Our livonia Masons can help you with any brick blocks stone or concrete project. With over 16 years in the masonry field you can count on a clean professional job. This basement where we poured concrete required to use of a concrete pump to move the concrete into the basement. after power camping the floor and forming half of the basement, the concrete was finished smooth with a bull float. The second day we poured the second half of the floor.
Thursday, March 6, 2014
Sunday, March 4, 2012
The Michigan Masonry Network was developed with the goal of matching quality conscious Michigan Masonry Contractors with Michigan homeowners. After years in the Masonry construction and masonry repair industry, our members have a vast knowledge of all things brick, block, and stone. With the change in advertising trends from traditional yellow pages, television, and print advertising to the internet marketing, it was determined that the formation of the Michigan Masonry Network only made sense. This site has been built by Michigan bricklayers for Michigan bricklayers.
Find Local Brick Company, (248) 895-7752/www.michiganchimneyrepair.com, Michigan Masonry Network is a group of bricklayers and masonry craftsman who are devoted to masonry and beautifying Oakland County as well as surrounding communities.
If We Can’t Handle Your Bricklaying, We Can Refer A Local Michigan Bricklayer To You!
Let us help you repair and restore your home’s masonry beauty. We can provide a Local Brick Company that is Oakland County's leading masonry restoration Contractor . Our network of brick professionals have worked hard to earn a reputation for quality and look forward to showing the residents of Oakland County that it is well deserved. Our goal is to leave every customer satisfied and willing to use us again, or recommend us to a friend/neighbor. Our Bricklayers pride themselves on building, corners not cutting them.
At Michigan Masonry network find Local Brick Company that are experts at matching existing brick work. Our staff of bricklayer experts has spent years in the field working with local masonry supply yards. If you have Michigan bricklaying that needs to be repaired or a new construction masonry project one of Local Brick Company’s specialists will be happy to find you the closest possible match, or refer you to a local Michigan bricklayer who can help you. To schedule a masonry consultation please call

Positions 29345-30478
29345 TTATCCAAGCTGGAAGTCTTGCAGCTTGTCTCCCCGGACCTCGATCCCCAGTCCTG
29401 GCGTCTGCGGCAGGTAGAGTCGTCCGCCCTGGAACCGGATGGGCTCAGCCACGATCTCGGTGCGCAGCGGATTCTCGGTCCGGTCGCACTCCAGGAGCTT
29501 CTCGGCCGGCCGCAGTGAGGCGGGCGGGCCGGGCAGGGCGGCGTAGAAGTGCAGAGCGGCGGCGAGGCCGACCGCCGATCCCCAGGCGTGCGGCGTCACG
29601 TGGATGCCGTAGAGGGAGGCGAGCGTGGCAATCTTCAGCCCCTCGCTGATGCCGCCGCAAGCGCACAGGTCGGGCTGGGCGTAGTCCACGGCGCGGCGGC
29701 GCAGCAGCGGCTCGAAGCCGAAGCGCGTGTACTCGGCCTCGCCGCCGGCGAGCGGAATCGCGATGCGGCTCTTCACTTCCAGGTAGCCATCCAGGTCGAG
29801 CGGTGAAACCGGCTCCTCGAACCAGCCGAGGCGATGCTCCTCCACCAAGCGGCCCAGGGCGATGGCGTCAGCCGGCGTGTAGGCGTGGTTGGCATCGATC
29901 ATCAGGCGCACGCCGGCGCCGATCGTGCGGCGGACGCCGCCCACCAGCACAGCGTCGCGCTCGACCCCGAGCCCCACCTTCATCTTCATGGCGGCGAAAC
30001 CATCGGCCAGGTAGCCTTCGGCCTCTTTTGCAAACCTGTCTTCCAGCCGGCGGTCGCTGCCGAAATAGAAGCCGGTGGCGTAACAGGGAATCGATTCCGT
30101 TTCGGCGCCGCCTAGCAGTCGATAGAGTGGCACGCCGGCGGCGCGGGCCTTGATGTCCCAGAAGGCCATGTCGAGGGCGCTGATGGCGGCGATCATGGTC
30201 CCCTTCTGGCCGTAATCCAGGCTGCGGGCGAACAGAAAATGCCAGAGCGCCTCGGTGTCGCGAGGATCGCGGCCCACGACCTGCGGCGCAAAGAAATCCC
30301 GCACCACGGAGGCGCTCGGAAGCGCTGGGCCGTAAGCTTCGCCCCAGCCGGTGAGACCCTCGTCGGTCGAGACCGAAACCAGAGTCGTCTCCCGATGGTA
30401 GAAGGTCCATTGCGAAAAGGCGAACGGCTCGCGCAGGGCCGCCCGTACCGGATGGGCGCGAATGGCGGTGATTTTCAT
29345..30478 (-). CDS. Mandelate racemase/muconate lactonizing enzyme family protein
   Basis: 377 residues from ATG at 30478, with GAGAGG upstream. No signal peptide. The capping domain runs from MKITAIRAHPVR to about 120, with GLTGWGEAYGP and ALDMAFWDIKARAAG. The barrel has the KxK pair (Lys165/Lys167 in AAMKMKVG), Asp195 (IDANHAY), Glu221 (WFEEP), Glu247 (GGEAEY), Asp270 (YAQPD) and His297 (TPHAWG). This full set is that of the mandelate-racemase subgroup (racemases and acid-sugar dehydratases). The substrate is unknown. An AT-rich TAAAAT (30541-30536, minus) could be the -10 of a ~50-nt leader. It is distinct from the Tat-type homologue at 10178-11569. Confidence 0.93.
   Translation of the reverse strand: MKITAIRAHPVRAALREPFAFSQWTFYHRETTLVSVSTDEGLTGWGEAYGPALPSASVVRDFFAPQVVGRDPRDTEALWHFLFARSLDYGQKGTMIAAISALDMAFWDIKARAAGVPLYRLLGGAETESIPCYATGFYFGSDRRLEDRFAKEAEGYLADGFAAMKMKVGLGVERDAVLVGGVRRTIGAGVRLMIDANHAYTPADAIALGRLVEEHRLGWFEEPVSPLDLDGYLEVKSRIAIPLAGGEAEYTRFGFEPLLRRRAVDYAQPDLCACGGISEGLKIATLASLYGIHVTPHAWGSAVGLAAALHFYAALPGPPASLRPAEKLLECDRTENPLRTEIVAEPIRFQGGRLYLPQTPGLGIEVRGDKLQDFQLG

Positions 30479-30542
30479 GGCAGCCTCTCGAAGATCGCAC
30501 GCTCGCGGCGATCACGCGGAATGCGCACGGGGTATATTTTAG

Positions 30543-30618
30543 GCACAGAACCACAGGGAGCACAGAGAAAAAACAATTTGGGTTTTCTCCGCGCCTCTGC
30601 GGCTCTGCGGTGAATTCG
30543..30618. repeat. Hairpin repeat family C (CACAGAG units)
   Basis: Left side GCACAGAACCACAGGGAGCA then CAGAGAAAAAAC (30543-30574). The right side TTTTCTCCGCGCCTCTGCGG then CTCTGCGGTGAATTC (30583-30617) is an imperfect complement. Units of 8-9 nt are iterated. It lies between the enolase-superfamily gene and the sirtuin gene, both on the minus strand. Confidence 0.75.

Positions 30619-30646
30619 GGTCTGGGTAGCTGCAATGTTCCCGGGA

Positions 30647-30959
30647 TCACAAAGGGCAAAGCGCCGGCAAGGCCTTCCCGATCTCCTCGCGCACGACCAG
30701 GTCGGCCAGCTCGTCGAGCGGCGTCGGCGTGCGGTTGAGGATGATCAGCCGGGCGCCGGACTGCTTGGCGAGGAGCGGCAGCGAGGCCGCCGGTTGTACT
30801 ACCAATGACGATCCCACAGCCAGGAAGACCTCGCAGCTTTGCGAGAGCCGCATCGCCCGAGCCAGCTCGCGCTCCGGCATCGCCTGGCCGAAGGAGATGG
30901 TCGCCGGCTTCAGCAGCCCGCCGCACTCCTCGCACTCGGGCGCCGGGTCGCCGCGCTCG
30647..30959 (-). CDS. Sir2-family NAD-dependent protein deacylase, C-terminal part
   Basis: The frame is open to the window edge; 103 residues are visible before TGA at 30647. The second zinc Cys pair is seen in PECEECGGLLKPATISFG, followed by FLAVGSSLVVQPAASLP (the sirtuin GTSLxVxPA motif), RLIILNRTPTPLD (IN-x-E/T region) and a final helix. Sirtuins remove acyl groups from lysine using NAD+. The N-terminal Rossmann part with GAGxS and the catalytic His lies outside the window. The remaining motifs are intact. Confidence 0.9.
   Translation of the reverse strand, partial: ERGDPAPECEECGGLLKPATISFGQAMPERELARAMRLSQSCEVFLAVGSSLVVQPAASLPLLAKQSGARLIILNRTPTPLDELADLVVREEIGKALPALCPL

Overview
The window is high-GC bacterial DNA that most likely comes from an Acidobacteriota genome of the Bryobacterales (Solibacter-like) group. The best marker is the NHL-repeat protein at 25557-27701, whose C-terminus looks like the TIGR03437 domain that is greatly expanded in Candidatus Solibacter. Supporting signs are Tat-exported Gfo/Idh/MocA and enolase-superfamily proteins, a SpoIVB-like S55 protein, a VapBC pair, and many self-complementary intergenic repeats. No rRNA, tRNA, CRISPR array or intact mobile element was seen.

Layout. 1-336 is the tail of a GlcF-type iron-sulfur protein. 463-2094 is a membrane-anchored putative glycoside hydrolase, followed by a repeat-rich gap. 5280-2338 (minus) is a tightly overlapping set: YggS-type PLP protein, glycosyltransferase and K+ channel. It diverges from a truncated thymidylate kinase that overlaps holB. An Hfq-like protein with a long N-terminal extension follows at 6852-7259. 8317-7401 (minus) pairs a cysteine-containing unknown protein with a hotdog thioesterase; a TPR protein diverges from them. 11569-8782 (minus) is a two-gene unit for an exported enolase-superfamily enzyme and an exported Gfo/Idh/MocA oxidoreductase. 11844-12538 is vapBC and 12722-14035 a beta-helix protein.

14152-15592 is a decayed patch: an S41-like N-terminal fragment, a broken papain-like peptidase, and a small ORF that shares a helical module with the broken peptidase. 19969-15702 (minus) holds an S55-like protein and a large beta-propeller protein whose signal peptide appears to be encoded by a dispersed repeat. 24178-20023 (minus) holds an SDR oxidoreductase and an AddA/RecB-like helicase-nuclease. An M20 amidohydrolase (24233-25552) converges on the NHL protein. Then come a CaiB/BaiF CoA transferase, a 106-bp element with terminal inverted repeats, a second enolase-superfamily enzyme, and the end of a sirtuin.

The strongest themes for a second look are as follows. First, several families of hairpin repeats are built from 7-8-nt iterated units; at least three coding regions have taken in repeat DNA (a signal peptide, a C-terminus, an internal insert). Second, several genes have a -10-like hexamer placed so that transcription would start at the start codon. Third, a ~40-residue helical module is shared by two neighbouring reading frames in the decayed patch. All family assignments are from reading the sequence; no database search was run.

that treats that take pride in their craft (248) 895-7752
We Service the following communities in Michigan:
Oakland County, Auburn Hills, Beverly Hills, Birmingham, Bloomfield Hills, Bloomfield township, Brighton, Canton, Clarkston, Clawson, Commerce, Dearborn, Detroit, Dearborn Heights, Ferndale, Drayton Plains, Eastpointe, Farmington, Farmington Hills, Grosse Pointe, Highland, Highland Park, Howell, Huntington Woods, Keego Harbor, Lake Orion, Lathrup Village, Lincoln Park, West Bloomfield, Madison Heights, Milford, New Hudson, Northville, West Bloomfield, Oak Park, Orchard Lake, Orion, Orchard Lake, Ortonville, Pontiac, Redford, Rochester, Rochester Hills, Romulus, Roseville, Royal Oak, South Lyon, Southfield, Sterling Heights, Sylvan Lake, Troy, Utica, Walled Lake, Waterford, West Bloomfield, White Lake Oakland County, Wayne County, Macomb County, and Livingston County
Local Brick Company (248) 895-7752) http://MichiganChimneyRepair.org Is a local Oakland County Michigan masonry contractor with the last 12 years specialized in masonry restoration and repair. We are experts at matching brick and mortar color. We are not a handyman service. Brick Local Brick Company is a group of masonry craftsman devoted to masonry beautifying Oakland County and surrounding communities. des